Europe and the World
The spring semester Research Course takes place after the term’s tutorials and seminars are complete, in the last month of the semester. This course is an opportunity to explore western European encounters with the rest of the world: historical and imaginative, understandings and misunderstandings. Your task is to select a relevant source (or sources) produced between the classical era and c.1800. This could be a text, an object, or a building, or a small group of any of these. Study it, frame a question or problem about it, and put it into a context. The emphasis is less on volume than on analytical ability. How do you use the text or object to understand a period or a broader issue? Lectures and personal essay supervision meetings will assist in this process, and your essay supervisor will read a draft. The essay will be double-marked, by your supervisor and another scholar.
Your research might touch on topics such as the crusades, conversion, gender, exploration, colonialism, Orientalism, or the ‘noble savage’. The concepts of ‘Europe’ and ‘western Europe’ are themselves historically contingent, and had little resonance within most of the period of study. This course also provides an opportunity to look at the construction of ‘outsiders’ within the area that would become regarded as Europe, including classical ‘barbarians’ (in Herodotus or Tacitus, for example), medieval ‘heathens’ and ‘savages’ (such as the vikings), and those who fell outside the mainstream of western Europe: Muslims, Greeks, and Jews and heretics. Note that projects which focus exclusively on elite culture in Anglophone North America might not fall within the parameters of this course.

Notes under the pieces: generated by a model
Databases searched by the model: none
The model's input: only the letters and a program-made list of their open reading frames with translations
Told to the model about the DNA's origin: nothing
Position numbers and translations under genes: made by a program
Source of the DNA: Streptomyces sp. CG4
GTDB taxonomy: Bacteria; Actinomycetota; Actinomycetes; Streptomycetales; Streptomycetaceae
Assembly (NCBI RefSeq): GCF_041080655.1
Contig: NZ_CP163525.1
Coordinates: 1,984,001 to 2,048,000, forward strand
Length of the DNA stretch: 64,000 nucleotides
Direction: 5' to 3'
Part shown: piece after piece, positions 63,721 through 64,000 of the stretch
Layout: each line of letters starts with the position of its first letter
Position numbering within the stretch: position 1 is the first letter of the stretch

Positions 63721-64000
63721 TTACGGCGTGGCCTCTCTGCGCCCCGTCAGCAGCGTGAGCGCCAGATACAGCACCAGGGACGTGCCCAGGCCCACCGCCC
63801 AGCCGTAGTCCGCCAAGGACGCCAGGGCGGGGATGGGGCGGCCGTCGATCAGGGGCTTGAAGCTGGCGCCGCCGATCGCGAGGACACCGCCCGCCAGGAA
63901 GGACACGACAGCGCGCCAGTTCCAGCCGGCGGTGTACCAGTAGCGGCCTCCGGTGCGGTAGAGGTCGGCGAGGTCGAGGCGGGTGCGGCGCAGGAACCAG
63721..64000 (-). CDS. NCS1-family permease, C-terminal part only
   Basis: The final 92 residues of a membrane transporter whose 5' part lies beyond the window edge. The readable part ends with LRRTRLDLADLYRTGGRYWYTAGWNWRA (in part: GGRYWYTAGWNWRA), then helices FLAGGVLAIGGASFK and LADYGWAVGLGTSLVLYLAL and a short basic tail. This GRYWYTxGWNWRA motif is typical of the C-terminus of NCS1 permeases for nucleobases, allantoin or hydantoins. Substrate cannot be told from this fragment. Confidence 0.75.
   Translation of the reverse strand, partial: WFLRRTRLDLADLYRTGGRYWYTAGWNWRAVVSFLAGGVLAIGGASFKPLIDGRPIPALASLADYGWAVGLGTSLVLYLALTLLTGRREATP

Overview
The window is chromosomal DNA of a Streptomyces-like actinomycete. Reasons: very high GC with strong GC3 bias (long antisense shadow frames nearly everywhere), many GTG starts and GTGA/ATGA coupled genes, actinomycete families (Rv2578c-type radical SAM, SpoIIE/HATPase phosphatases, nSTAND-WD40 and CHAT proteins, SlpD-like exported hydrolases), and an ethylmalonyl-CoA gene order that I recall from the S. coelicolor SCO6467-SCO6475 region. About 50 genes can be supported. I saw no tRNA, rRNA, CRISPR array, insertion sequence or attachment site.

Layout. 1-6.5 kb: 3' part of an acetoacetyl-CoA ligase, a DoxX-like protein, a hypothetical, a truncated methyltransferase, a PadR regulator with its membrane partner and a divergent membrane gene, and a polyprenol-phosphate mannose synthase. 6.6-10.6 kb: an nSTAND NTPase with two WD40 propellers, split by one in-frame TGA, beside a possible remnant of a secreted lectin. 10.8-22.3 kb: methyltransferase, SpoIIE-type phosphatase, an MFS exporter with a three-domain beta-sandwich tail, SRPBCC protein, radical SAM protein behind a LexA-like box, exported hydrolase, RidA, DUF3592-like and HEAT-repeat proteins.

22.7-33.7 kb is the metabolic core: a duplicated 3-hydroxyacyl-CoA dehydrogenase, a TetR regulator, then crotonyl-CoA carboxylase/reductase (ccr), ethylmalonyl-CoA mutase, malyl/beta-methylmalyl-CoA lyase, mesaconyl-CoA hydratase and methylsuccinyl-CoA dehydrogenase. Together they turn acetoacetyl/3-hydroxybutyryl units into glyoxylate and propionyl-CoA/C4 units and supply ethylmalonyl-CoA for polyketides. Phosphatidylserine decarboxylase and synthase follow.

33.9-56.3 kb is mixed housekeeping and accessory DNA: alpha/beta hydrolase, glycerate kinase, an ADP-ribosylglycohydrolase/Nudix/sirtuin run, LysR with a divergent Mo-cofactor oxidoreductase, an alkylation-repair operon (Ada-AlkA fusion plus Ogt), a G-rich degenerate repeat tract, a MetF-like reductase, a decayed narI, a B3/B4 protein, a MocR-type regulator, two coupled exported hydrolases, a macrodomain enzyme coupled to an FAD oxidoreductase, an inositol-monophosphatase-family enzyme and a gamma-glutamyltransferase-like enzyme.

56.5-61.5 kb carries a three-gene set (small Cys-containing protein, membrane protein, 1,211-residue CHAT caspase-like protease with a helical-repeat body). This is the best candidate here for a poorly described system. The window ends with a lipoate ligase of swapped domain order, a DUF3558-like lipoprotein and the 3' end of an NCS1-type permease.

The text can be in translation. If you are able to work in a language other than English then that will be welcome, but will not in itself be awarded a higher grade).
Your essay needs to be 6,000 words long, including footnotes. It also needs to be accompanied by a bibliography (which does not count towards the word limit), and may require images, too.
The aims of the exercise are:
1) To train you how to do research efficiently and to write a longer paper in a short amount of time. (This will build on skills developed by the tutorials and seminar essay.)
2) To prepare you for longer research papers that you may have to write as seniors at your home institutions, and/or as graduate students
3) To orientate you in the relationships between Europe and the wider world.